How can children exercise and return to play in a way that will minimize the possibility of contracting or transmitting the virus? The Center for Disease Control and Prevention recommends 60 minutes of daily physical activity for children. Governments around the world are asking people to stay at home and adopt physical distancing. We are reminded daily to practice special hygiene measures to help slow and prevent the spread of COVID-19. Meanwhile, health experts encourage outdoor recreation and exercise for promoting mental health, physical fitness, and cognitive development.

Using information from The Aspen Institute, CDC, and local county health departments, the National Academy of Athletics has devised a solution.  The NAofA has put together “return to play” programs to keeping Physical Education a part of School Curriculums.

We can not let budget cuts and social distancing stop our children from receiving Physical Education.

“Sadly, there is a direct correlation with reduced opportunity for physical activity and sports in school age children and the number of overweight
and obese Americans. It has reached epidemic proportions with two-thirds
of adults and nearly one in three children are overweight or obese.”

US Department of Health and Human Services
returning to physical education

COVID-19 and Physical Education

Many schools were forced to lower their standards at the end of the 2019-2020 school year with the recent distance learning. During this time there was the Executive Order N-56-20.  This order addressed minimum PE instructional minutes, PE course facilities, and the PFT during the state of emergency as a result of the threat of COVID-19.

Heading into Fall 2020, the State of California is looking to hold schools more accountable to meet or exceed the minimum standards.  Required Physical Education: California mandates at least 200 minutes of physical education every 10 school days in grades 1-6, and a daily recess. The state also mandates at least 400 minutes every 10 school days of physical education in grades 7-8.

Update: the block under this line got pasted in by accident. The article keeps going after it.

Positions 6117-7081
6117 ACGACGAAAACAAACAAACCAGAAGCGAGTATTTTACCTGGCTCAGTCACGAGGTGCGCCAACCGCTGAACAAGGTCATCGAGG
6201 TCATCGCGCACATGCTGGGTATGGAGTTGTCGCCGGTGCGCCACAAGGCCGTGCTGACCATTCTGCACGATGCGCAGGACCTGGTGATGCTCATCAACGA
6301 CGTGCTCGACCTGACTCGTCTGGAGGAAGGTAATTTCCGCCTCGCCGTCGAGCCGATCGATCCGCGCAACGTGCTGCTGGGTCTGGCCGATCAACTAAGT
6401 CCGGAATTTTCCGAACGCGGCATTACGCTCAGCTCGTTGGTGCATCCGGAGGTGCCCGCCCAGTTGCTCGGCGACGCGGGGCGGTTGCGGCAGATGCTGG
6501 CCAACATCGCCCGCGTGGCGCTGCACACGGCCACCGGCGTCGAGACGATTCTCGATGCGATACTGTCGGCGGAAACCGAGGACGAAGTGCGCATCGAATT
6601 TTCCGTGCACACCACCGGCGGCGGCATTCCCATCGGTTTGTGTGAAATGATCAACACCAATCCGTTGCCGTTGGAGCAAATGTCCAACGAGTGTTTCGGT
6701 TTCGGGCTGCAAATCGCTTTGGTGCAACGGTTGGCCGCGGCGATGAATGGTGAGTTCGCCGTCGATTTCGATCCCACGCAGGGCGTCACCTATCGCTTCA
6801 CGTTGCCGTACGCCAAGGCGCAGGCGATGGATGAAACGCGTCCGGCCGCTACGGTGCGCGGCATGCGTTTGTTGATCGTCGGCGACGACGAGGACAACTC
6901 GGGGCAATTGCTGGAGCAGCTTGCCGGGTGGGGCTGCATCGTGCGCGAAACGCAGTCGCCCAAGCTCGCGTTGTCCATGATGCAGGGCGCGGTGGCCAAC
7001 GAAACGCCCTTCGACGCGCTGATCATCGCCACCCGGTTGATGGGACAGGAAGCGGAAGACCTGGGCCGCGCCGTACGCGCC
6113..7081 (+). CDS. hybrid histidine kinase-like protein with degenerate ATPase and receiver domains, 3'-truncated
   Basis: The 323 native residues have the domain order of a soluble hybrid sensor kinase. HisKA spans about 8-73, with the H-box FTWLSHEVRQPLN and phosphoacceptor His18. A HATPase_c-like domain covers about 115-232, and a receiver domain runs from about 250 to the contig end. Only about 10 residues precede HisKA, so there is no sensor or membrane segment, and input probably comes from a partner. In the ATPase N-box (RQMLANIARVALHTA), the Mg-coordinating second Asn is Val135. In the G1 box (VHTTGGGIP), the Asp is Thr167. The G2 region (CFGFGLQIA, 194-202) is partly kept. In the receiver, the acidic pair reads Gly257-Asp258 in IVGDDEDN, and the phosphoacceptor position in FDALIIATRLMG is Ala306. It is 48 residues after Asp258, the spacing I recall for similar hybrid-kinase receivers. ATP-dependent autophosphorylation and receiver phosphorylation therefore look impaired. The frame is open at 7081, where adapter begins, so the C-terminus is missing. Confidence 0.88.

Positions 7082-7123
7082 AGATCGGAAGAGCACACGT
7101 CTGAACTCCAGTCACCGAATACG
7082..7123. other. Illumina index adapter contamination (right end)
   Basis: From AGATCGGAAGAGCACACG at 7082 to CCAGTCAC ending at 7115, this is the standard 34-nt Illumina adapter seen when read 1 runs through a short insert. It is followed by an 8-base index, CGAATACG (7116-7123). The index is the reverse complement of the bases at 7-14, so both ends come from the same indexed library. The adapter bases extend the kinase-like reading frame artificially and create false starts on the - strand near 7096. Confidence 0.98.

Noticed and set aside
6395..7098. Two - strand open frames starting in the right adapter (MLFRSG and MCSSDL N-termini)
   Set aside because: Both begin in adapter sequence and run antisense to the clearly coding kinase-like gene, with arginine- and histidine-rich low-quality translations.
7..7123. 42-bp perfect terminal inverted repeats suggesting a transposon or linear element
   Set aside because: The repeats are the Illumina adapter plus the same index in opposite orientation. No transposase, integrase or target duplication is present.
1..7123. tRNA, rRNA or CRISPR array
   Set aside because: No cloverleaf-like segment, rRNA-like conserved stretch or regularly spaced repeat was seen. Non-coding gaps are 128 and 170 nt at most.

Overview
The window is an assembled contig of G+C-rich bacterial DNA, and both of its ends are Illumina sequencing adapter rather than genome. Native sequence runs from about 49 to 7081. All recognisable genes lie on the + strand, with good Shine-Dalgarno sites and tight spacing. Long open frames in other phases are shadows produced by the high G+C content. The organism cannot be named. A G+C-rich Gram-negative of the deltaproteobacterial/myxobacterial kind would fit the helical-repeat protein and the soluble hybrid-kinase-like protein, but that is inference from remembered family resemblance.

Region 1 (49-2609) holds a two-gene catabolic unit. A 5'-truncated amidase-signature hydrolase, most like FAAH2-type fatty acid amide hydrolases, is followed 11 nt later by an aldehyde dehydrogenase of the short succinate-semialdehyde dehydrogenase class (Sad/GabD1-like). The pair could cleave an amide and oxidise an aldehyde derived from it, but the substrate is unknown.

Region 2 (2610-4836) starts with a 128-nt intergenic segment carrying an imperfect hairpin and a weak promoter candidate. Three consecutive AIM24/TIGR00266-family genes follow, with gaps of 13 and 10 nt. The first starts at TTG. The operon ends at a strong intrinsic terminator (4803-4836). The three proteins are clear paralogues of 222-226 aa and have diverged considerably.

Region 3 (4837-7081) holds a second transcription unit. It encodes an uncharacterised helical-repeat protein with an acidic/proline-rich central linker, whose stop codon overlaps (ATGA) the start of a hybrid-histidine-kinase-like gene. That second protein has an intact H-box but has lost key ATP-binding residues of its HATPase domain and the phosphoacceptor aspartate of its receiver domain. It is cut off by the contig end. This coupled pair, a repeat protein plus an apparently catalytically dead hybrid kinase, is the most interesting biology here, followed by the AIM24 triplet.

The California Department of Education stated that, although the minimum instructional minutes for PE have been previously waived, requirements have not changed. LEAs will still be required to provide  PE instruction and should provide distance learning options in alignment with local policy. Local policy will determine implementation of  PE based on student need and access to resources. The CDE Resources that Support Distance Learning web page provides resources to assist LEAs in providing distance learning for PE.

School Scheduling Options with Integrated PE

School educators are undoubtedly aware of all the benefits of physical exercise. How it helps to relieve stress and anxiety while equipping children with the tools to lead healthier lifestyles. Heading into Fall 2020, the approach to physical education, lunch, and recess, in schools will have to change.

There are challenges associated with distance learning, reduced classroom sizes, and altered classroom practices.  These obstacles have hit physical education programs extremely hard. It is a huge undertaking to plan for reduced budgets, while meeting California State guidelines and providing effective PE classes. As COVID-19 prevention plans remain in place for the upcoming year, schools will need solutions to this “return to play” problem.  

In the following documentation you will be able to review numerous SOLUTIONS the NAofA has drafted to help schools fulfill Physical Education requirements. Please reach out. There is nothing more important to us, then the health and well-being of America’s youth.

Read about our solutions by downloading: Returning to School Physical Education

To receive more information or to find a solution for your school, please complete the following form.

Two Aspen Institute programs partnered to develop this resource:

Sports & Society Program logoThe Sports & Society Program’s mission is to convene leaders, foster dialogue, and inspire solutions that help sport serve the public interest. Since 2011, the program has provided leadership and breakthrough strategies that can be developed on a range of opportunities. The signature initiative, Project Play, develops, applies and shares knowledge that helps stakeholders build healthy communities through sports. To learn more, visit

Health, Medicine and Society Program logoThe Health, Medicine and Society (HMS) Program, the domestic health initiative at the Aspen Institute, seeks out bold, creative, and practical solutions to the health and medicine challenges facing the United States in the 21st century. It is a magnet for some of the nation’s sharpest leaders, intellects, and practitioners. HMS promotes cross-disciplinary learning, disruptive thinking, and broad dissemination of knowledge designed to build better health for all. To learn more, visit

The materials are based on CDC gidelines, and were reviewed by experts from the American College of Sports Medicine and the Hospital for Special Surgery which also offer free resources. We also thank officials at various national sport governing bodies for sharing their input.